McSweeney, herself a former international sprinter, who held the Irish 100-meter record for close to 10 years, is keen in her role with Sanctuary Runners to extend their offering to many different types of running and adventure sports.

She said: “We are keeping our minds open to different partnerships, like with She Summits, and with Athletics Ireland. We did a wonderful series with Swim Ireland last year called Sanctuary Swimmers, all about open water swimming and community integration through that. We did something with Mountaineering Ireland as well, a hill-walking day. We are just trying to explore all the beautiful parts of Ireland and getting people to exercise in them in whatever way works best.”

(Athletics Ireland and Swim Ireland are respectively the governing bodies for the sports, and Mountaineering Ireland is a federally funded organization supporting mountaineering and hiking.)

Deirdre Balfe is a Dublin-based Sanctuary Runners volunteer, who has been involved with the Poolbeg, Dublin, branch of the organization since September 2020. She felt compelled to become involved following a tragedy in her local area, which highlighted the struggles of many people living in direct provision, and the greater need for community integration.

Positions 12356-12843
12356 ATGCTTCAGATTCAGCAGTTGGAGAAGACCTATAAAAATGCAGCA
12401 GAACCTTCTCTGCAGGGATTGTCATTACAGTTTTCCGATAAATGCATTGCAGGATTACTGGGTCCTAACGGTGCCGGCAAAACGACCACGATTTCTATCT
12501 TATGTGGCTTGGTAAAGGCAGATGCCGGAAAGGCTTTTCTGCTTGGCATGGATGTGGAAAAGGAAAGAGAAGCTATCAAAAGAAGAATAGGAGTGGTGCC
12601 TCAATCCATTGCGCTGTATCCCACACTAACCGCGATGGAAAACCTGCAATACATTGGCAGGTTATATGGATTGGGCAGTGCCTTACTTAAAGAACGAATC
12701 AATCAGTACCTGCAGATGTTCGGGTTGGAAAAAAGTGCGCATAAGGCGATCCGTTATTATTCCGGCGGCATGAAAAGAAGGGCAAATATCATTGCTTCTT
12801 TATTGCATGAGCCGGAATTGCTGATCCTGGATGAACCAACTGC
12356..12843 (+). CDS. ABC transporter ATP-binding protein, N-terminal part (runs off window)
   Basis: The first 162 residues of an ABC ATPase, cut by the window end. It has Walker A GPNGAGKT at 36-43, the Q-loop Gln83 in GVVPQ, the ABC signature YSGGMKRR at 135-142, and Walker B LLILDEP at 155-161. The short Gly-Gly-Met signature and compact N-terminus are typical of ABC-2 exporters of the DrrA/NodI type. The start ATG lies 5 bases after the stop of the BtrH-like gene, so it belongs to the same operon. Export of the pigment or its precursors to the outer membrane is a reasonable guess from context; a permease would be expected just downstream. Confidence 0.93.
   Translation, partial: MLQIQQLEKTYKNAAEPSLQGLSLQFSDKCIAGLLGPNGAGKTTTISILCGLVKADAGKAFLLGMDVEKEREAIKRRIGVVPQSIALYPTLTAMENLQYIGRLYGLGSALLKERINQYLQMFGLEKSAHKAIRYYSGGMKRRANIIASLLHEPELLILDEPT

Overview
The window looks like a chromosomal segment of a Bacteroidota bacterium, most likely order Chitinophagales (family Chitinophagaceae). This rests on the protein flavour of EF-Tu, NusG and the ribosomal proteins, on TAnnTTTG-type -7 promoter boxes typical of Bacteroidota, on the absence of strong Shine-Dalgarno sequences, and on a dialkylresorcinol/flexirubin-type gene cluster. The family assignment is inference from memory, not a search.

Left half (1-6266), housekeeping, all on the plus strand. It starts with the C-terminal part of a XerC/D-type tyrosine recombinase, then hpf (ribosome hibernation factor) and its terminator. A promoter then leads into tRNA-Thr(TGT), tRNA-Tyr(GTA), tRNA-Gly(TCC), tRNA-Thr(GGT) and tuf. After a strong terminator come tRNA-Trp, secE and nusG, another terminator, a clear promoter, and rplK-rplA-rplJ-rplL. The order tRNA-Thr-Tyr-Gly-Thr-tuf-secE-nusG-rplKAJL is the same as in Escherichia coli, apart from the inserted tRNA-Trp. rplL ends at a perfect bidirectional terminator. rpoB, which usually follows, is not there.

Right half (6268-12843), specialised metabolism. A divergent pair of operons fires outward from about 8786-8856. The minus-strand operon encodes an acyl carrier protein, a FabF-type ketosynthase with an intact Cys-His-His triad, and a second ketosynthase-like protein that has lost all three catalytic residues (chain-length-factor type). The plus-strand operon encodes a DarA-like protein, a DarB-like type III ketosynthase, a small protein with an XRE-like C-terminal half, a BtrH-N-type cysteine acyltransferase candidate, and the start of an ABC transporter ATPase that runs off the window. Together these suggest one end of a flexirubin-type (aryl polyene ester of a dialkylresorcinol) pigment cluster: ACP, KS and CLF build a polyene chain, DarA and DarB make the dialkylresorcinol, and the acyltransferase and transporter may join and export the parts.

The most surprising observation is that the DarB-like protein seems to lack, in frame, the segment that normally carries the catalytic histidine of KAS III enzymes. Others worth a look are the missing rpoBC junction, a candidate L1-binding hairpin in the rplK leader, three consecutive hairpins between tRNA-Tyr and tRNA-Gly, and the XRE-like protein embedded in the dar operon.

She explained: “I heard about Sanctuary Runners through a friend, and then there was a young man in a direct provision center in my hometown who took his own life. I just thought, There is a community where people have made such an effort to come to this country, and it’s so important that we make them feel welcome. For me, it’s a very non-political and non-judgmental way of getting to know people.”

The runners Balfe welcomes in her group come from a range of countries including Zimbabwe, Algeria, Nigeria, Ukraine, and Botswana — most commonly, from Ukraine and parts of Sub-Saharan Africa.

She shared, “I make it a point not to ask [about people’s backgrounds] as it might be traumatic, but sometimes they’ll tell you. It really makes you think about how privileged you are when you hear some people’s stories and reasons for coming here.”

The group sees a high turnover, as new people arrive seeking asylum, and others receive their work permits and can progress on their journey to full integration — but enduring friendships form along the way.